And then, by the way, she’s a woman. So not only do you have this belittling because of the class dimension. You have this upper-middle-class woman calling them ignorant. And what we saw in this election is that the working class women tend to side with the working class guys. If she had just gotten 50/50, she would’ve won. African-Americans voted for Obama. Women did not vote for Hillary. That’s part of the deep structure that’s different between gender and race.
CURT NICKISCH: So you wrote in this piece about your own father-in-law, who was white working class. I think about my parents who are just a generation of the farm, and I’m a little surprised that this class still went for a tycoon and big towers in New York City.
JOAN WILLIAMS: No, it makes perfect sense. If you’ve read the literature about the working class, the white working class, it makes perfect sense. The fantasy, the aspirational dream of the white working class, is to have their own networks that they’re familiar with, their own family structure, their own friendship structure, their own food– be exactly the way they are, just with more money. That’s what Trump represents as a dream.
The aspirational dream is to own your own business, not to be ordered around by anyone. That’s why one of the best blue collar jobs there are is being a truck driver, soon to disappear, but nobody bosses you around. Nobody controls you every day. Nobody controls your every move. You don’t have to suck up to anyone. You’re just your own boss, and that is the aspirational dream of the American working class.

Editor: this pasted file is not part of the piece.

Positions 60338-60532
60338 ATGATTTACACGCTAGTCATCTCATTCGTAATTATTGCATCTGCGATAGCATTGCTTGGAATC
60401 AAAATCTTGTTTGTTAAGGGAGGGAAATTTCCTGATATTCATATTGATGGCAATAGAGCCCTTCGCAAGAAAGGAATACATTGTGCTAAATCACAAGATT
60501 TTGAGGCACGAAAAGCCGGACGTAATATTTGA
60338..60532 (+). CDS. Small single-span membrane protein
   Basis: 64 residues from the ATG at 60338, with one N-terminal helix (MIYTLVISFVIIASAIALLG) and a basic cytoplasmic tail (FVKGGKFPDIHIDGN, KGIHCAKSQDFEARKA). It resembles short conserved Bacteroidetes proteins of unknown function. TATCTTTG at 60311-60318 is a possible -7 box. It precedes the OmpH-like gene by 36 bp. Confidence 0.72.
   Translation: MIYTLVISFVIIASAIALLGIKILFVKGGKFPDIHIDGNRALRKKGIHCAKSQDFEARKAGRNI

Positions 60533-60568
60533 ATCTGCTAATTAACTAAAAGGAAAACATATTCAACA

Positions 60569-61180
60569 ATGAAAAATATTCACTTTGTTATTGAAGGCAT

CURT NICKISCH: The Democrats would say, look, Donald Trump isn’t going to change any of these fundamental economic dynamics. He may be promising to bring back factories and jobs from Mexico. It may be promising to deport people who may be taking their jobs. And meanwhile, Democrats would say, look, we actually have policies that will help these people– raising the minimum wage, more family medical leave, things like that, benefits for workers in that class. Why didn’t that work?
JOAN WILLIAMS: That’s just another example, unfortunately, of class cluelessness. First of all, if you are somebody in the bottom 30% in poor families, an increase in the minimum wage to $15 an hour– hugely important.
If you are somebody in the middle 50%, median income $64,000, you don’t give a hoot about the minimum wage. That’s not where you want. You don’t want a McDonald’s job that pays $15 an hour rather than $7.50. You want a quote, “real job.” You want a job that’s going to deliver a middle class standard of living, which is, after all, what your dad had.